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Through critical examination and innovative forms of practice, research in the Department of Arts is united by strong principles of social engagement through creativity, collaboration, participation, and cross-and interdisciplinarity.

These principles shape distinctive research practices which include investigations of transglobal exchange in visual and material cultures; fine art conservation; experimental forms of exhibition making and curation; studies and production of moving image and examinations of popular media; and the socio-political ‘spaces’ of theatre and performance. They have resulted in unique interactions across, for example, fields of fine art, science and technology; and between black and minority ethnic organisations and cultural studies’ academics in interpretations of (Multi) Cultural Heritage.  

Current research groups are:

Visual and Material Cultures

Cultural Negotiation of Science

Curatorial and Collaborative Practices

Moving Image, Popular Media and Culture

Spaces of Appearance in Theatre and Performance

Our emphasis on forms of public-facing research and dissemination with stakeholders across cultural and creative sectors is exemplified in our partnership with BALTIC Centre for Contemporary Art in the BxNU Institute, established in 2012 and currently led by Andrea Phillips. A developing focus of non-western forms of visual and material culture has led to the recent establishment of our International Research Centre for the History and Culture of Nanzhao and Dali Kingdoms in China.

Funding for our research is typically drawn from sources such as ACE, AHRC, Creative Scotland and Leverhulme. Examples of currently funded projects include: Patrick Duggan’s AHRC COVID-19 Response project, ‘Social Distancing and Reimagining City’; Johnny Walker’s AHRC Early Career Fellowship,  ‘Raising Hell: British Horror Cinema in the 1980s and 90s’; Jamie Sexton’s  Leverhulme Project Grant, ‘Anonymous Creativity, Library Music and Screen Cultures in the 1960s and 1970s’ and Victoria Horne’s  Paul Mellon Mid-Career Fellowship for research into the evolution of women artists’ networks in the 1960-70s. The Department also currently hosts Leverhulme Early Career Research Fellow Elizabeth Fisher’sproject ‘The Dialectical Landscape: Negotiating the Legacies of British Modernism in the Rural’.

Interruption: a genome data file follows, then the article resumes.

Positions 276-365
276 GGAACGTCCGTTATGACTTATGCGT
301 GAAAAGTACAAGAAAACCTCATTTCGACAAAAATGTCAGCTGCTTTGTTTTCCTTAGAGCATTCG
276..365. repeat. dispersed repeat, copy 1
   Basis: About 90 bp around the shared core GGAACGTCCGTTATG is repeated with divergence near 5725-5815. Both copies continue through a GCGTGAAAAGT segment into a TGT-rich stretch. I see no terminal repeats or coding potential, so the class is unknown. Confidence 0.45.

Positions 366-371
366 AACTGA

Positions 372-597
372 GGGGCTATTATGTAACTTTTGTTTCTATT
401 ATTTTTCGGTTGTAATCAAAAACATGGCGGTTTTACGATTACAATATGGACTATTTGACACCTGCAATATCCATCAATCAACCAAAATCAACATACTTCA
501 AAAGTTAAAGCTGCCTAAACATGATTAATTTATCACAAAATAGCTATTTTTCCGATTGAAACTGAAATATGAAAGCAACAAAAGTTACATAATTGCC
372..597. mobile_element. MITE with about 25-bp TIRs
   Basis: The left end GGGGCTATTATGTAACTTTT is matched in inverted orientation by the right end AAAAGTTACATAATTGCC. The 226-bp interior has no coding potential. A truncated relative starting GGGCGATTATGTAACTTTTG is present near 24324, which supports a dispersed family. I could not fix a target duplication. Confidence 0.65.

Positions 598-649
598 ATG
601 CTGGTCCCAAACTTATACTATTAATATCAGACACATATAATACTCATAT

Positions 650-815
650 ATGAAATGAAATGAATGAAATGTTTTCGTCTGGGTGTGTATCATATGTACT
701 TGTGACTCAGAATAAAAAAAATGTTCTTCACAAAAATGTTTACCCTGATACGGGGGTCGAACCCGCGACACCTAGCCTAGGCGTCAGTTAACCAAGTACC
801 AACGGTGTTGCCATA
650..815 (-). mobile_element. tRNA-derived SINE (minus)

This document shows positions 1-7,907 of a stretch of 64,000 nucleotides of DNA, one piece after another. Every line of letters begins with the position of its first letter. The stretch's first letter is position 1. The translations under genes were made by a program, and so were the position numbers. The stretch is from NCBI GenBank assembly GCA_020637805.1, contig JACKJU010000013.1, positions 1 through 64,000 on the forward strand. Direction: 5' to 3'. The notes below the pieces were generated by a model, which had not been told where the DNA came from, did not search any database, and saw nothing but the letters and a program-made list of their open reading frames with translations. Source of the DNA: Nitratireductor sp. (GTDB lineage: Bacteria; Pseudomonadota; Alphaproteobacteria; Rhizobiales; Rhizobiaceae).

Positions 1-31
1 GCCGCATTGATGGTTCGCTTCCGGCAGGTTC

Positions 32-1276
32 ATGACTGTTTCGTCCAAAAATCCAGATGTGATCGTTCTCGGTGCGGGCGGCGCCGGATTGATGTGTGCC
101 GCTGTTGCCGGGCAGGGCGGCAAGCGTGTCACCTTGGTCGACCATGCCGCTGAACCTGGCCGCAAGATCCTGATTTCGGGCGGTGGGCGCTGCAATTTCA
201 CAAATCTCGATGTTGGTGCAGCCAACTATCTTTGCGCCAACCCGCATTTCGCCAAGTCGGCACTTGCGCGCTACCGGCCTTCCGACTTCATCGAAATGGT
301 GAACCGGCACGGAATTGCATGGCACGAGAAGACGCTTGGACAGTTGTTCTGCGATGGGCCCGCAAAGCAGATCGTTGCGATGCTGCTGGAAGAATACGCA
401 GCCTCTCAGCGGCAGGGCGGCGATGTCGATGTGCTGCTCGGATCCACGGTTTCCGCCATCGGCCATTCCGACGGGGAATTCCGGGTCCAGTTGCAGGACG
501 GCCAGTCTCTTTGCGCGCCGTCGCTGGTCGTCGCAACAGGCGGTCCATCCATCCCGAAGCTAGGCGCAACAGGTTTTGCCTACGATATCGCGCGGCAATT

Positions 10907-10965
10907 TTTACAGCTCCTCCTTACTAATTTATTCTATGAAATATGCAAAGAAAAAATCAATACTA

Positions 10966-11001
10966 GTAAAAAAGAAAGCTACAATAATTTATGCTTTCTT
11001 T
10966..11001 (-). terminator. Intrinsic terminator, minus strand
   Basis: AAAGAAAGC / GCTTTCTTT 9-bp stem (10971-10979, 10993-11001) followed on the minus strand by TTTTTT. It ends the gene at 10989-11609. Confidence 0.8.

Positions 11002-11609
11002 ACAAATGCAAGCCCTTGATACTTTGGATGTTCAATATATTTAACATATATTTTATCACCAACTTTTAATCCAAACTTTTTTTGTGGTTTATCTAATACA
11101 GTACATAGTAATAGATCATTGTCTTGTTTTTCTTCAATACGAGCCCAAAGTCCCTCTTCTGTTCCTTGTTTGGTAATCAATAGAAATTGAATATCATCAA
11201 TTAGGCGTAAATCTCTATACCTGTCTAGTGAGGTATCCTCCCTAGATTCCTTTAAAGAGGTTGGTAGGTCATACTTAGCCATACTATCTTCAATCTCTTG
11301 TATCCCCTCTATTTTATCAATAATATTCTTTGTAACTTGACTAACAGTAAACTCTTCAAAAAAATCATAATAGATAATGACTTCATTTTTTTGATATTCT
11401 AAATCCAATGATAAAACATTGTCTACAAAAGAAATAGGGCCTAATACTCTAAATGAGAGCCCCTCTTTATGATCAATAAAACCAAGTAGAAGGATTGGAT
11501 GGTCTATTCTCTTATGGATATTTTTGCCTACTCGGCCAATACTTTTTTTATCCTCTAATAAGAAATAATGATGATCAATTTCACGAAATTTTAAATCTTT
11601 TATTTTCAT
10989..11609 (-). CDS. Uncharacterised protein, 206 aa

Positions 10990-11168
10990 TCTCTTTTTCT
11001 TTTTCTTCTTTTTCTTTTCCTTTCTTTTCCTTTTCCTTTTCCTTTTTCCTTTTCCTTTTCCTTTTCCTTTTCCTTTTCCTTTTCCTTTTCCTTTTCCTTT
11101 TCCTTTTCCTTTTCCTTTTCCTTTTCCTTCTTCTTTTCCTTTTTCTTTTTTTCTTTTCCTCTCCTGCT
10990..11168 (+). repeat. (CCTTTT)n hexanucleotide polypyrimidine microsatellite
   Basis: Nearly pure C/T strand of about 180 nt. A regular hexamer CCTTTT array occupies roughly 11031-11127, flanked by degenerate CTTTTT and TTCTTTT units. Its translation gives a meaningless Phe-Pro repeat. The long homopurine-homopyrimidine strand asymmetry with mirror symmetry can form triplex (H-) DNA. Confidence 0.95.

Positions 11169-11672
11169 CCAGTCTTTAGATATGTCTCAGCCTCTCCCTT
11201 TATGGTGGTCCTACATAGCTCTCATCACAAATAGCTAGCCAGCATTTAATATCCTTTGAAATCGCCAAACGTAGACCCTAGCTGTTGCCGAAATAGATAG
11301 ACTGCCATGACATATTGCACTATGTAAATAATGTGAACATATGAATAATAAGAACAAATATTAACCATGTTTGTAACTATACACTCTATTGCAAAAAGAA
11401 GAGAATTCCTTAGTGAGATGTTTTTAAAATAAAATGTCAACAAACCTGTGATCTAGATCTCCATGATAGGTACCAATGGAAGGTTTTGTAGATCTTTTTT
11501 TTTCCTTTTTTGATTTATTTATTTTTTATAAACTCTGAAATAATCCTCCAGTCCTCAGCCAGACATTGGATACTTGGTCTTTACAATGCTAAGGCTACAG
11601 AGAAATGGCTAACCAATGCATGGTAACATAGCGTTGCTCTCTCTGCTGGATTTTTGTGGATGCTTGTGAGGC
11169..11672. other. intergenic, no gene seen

The University Gallery on City Campus is a hub for specific research around arts, culture and heritage practices. This includes the Woon Gallery of Asian Art, Gallery North and the University Art Collection (comprising 3,000 paintings, prints, drawings, and sculptures, ranging from Japanese prints to works by Manet and Paolozzi). Gallery North, along with the Experimental Studio, provide a space for experimental contemporary practice through a regular programme of exhibitions, symposia, research-in-progress and public-facing events for ADSS and the University at large.

Arts at Northumbria has a flourishing postgraduate research culture with a longstanding reputation in supporting practice-based doctoral research. From 2014 we led the AHRC consortium Centre for Doctoral Training in Arts and Design, and since 2019 have benefitted from studentships awarded by the AHRC Northern Bridge Consortium. An important recent development in the Department in linking staff and postgraduate research is CARF (Contemporary Arts Research Forum) which draws together researchers across Arts and beyond in discussion and the exploration of cross and interdisciplinary possibilities.

A considerable number of Arts researchers are editors or serve on editorial boards across a range of academic and practice-based journals, reflecting the breadth and diversity of our areas of expertise. Similarly, members of the Department contribute significantly to arts and cultural organisations as board members, trustees or steering group advisors on regional and national galleries, theatres and artist-run organisations. Many are also active on numerous national and international subject associations, including Theatre and Performance Research Association; International Association for Media and History; International Association of Critical Heritage Studies; as well as the Live Art sector Steering Groups (e.g. ‘Assessing the impact of Live Art’). We have also recently been convenors of key conferences such as the International Design History Society (2019), IAMH (2019), and the Association for Art History (2020).

For more information about current research in Arts see our Research Groups and our Staff pages.

 

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